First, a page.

There's rail bridge in Spokane, WA that does this frequently also. That bridge is undefeated also.
HAHAhahahahahaha........ THAT was the funniest thing I've seen today
I heard a story (I was told it was a true story, but I have no proof) about a truck driver that did this very thing. The truck was hopelessly stuck under the bridge and one of those big tow trucks had to be called to get it out. When the tow truck driver pulled up to driver of the stuck truck, he smirked a superior-sort-of smirk and said "Get stuck?" to which the truck driver replied (with more colorful language than I can use here) "No, wise guy, I was hauling this bridge and ran out of gas."
That just makes the Equipment Manager in me cringe. Believe me when I say that no commercial driver wants to have THAT conversation with his boss.
We've got one a couple towns over that's done that a time or two.
That is one well built bridge to withstand all that abuse.
The good thing is there are most likely no repeat offenders.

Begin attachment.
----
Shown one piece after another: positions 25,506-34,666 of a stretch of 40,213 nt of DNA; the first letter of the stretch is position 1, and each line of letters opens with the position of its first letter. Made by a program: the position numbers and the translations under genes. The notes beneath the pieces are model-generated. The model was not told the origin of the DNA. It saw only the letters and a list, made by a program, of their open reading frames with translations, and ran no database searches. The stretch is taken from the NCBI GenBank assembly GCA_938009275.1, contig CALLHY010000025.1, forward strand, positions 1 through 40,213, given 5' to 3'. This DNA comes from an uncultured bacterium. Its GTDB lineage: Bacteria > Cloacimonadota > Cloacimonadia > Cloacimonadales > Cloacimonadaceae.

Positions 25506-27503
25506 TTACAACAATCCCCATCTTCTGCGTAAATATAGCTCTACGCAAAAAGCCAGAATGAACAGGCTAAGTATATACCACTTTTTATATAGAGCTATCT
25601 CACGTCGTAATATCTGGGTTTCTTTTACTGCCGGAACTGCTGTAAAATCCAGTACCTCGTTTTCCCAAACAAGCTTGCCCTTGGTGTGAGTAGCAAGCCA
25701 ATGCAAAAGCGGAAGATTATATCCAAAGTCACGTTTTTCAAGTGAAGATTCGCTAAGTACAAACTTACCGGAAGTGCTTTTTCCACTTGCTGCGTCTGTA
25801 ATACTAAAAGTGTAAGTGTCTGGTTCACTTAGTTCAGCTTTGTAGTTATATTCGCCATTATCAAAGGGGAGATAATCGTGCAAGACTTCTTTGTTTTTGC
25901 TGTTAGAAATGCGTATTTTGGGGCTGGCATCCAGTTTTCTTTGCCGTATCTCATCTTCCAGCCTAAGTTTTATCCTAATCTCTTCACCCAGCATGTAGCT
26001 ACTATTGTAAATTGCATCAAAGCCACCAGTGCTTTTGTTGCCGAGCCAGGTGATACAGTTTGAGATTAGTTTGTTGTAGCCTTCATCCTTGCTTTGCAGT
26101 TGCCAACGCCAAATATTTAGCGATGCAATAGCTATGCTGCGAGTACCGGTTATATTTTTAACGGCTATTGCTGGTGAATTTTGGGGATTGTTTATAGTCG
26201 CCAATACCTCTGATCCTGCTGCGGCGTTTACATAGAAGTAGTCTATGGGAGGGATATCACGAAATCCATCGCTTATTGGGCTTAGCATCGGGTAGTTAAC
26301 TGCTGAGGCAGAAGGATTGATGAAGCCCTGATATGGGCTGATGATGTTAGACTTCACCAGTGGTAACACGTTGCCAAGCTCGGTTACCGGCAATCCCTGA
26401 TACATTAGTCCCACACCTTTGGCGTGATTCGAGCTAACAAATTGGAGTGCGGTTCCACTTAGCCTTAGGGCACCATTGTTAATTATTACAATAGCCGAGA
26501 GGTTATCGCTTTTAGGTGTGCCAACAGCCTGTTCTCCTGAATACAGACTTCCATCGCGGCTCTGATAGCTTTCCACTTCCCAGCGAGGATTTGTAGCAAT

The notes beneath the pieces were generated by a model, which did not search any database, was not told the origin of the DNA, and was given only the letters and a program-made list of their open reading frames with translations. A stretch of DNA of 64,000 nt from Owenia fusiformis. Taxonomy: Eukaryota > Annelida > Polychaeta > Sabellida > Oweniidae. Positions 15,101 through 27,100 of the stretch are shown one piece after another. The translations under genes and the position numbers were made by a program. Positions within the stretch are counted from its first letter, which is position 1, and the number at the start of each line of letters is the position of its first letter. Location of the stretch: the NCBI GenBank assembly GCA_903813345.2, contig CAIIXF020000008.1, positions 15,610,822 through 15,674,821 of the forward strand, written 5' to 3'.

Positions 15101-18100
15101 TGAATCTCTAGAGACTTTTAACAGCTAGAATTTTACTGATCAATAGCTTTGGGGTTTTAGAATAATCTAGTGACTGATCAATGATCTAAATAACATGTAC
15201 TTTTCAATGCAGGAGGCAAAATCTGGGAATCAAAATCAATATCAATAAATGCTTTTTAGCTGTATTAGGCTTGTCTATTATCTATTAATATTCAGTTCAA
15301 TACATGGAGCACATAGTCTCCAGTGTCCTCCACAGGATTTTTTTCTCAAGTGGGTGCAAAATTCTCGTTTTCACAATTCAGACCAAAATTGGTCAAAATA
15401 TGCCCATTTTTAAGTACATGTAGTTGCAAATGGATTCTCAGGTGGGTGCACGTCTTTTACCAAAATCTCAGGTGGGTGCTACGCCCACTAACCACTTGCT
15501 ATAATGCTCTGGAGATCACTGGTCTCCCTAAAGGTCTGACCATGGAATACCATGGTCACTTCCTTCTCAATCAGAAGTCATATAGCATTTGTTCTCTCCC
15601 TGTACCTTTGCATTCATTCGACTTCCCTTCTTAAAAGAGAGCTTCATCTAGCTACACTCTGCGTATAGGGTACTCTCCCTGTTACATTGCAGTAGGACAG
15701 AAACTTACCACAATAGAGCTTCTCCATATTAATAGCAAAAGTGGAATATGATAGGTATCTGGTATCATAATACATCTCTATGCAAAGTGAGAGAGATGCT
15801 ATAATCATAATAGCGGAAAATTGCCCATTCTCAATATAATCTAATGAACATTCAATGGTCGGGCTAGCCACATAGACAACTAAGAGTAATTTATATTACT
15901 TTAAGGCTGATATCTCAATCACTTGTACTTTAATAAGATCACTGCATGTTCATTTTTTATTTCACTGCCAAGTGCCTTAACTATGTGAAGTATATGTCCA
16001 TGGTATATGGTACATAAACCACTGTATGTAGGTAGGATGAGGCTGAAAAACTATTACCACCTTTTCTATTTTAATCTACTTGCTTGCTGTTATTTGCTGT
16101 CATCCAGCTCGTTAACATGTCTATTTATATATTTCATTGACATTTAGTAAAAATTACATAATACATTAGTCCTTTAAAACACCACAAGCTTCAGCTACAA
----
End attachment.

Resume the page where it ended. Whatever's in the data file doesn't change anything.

You'd be surprised at the many bridges marked 13foot 8 inches, which would allow a normal semi to pass under. But then the city fathers have paved the streets several times, raising the road bed up a foot or so, and haven't bothered changing the signs.
Luckily I managed to dodge that bridge while delivering in downtown Durham. Although I did get run all over by another truck in Chapel Hill. The metal beam installed in front of the bridge is what the trucks actually hit. Nice touch there.
There's a railroad bridge, that is well above the roadway, but they still dug it out under the bridge..... so you go down, under the bridge, and then back up. When it rains badly , that low area will fill up with water....... and for some really stupid reason, people always seem to want to test their luck, and find out how deep it really is. About all you'll see (unless it's a van or tall truck) .... is the roof top of the car under the water.
We have a bridge near my hometown that the Coke truck smashed into. When asked, the driver admitted he didn't have the clearance listed on the sign, but that he'd gone under that bridge before with no problems. Of course, one must take into consideration that a fully-laden Coke truck sits lower than an empty one.